‘Don’t despise the days of little beginning,’ Ayo said.

‘You have been earning less than the minimum wage for two years now and you still talk about little beginnings,’ Peter said.

‘Someone didn’t earn anything for a decade,’ Ayo said.

Three sets of teeth laughed and Chuks knew that the joke was on him. He ate on silently. ‘Forget it,’ Ayo patted his back.

Peter crashed his teeth on a stone.

‘What’s the matter, biscuit bone?’ Ayo winked.

Peter shook his head. ‘Zuma Rock.’

The woman entered with a tray, carrying Ben’s food, a jug of water and four plastic cups. She handed Ben his food.

‘Don’t you have pure water?’ Chuks said.

‘No, but I can buy for you if you give me money.’

‘What about the boy who helps you here?’ Ayo said.

‘He is not well.’

Chuks glanced at the whimpering baby outside. ‘Never mind,’ he said. He returned to his food and saw a fly rinsing its hands on it. He dropped his spoon and rose to his feet.

‘You done?’ Ayo said.

Ben drew Chuks plate towards himself.

‘Hey, eat your fish at least,’ Ayo called. Chuks went out without a word.

‘You won’t eat that food alone,’ Peter told Ben.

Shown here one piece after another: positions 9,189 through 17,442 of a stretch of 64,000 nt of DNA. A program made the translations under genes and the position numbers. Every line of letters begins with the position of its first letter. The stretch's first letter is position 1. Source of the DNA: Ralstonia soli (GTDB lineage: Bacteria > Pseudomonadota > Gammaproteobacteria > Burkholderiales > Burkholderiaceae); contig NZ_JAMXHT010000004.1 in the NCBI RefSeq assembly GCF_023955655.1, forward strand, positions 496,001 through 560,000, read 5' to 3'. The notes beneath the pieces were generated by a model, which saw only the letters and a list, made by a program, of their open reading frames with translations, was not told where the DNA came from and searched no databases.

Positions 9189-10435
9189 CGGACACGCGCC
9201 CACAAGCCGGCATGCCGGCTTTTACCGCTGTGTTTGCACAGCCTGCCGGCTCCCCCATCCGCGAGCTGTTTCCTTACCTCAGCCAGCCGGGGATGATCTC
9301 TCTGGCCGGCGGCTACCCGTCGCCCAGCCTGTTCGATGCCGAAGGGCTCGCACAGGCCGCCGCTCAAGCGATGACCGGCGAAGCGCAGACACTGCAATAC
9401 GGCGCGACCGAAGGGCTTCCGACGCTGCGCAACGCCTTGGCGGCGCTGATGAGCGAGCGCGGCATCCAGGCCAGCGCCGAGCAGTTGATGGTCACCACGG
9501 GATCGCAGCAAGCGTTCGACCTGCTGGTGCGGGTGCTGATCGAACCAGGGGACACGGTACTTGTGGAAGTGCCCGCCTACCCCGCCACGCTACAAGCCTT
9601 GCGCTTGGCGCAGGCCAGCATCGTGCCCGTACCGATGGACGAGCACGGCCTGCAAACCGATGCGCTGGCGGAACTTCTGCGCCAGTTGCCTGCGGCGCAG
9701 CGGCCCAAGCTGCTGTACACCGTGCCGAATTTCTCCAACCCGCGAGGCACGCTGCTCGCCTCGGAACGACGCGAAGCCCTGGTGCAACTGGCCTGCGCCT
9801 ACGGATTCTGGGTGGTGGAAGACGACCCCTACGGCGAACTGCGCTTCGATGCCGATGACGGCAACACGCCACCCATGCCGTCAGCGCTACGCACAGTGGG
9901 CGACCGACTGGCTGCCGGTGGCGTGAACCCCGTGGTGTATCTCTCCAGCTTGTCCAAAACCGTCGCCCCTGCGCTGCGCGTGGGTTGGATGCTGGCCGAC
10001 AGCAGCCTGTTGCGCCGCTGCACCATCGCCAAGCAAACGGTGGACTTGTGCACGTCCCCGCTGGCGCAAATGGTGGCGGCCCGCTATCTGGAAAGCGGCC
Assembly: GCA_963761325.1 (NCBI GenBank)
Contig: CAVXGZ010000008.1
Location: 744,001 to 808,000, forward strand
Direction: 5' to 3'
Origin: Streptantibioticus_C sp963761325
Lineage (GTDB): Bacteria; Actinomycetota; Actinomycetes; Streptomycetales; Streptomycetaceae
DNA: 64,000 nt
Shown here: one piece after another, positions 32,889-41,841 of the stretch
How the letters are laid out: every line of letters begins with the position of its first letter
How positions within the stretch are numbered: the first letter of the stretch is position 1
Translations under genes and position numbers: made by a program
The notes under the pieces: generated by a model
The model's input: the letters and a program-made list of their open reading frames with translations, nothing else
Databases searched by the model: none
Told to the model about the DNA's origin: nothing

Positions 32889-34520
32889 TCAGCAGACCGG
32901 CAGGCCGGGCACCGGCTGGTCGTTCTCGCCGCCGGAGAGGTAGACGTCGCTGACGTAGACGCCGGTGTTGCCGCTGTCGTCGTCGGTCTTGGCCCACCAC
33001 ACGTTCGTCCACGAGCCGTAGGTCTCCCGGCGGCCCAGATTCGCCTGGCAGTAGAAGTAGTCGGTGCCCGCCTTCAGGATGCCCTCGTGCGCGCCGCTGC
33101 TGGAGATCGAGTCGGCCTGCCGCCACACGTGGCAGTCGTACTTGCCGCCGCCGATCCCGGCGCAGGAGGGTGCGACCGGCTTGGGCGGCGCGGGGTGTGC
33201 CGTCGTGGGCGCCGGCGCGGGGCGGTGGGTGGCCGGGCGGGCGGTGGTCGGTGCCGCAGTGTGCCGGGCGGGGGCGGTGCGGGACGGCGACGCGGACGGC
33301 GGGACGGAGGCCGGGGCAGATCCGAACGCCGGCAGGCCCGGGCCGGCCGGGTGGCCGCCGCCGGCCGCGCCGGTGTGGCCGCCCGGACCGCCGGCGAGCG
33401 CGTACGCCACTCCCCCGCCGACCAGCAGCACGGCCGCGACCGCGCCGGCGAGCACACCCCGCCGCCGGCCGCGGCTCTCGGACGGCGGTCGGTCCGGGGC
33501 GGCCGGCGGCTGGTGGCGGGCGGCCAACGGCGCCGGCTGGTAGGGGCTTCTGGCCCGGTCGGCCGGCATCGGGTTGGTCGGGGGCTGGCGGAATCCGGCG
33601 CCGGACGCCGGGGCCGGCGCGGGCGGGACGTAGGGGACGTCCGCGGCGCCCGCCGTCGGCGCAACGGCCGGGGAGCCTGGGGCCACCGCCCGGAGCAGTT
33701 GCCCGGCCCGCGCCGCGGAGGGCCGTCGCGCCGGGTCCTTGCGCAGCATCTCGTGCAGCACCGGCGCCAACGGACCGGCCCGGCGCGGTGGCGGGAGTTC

‘Try me.’

Outside, Chuks brought out his handkerchief and wiped his eyes.

Tweets to @Oke4chukwu


I published this on a couple of weeks ago. A handful of my readers are from Walter’s blog and must have read this; two handfuls of my readers aren’t and haven’t. Let’s go.
In my Instagram bio, I described myself as ‘writer, blogger, sadist’. Proudly sadist. I have not always been proud of being a sadist. In 2012 I was horrified when someone called me a sadist. In 2013 I argued fervently against it. In 2014 I was indifferent. Since the turn of this year I have embraced it, and have been wearing it like an armour, punctuating most of my sentences with ‘We sadists don’t, we sadists do this, do that etc’. Although someone once asked me in a viewing centre how much being a sadist had put in my account. People laughed at me for 90 minutes but I’m not discouraged.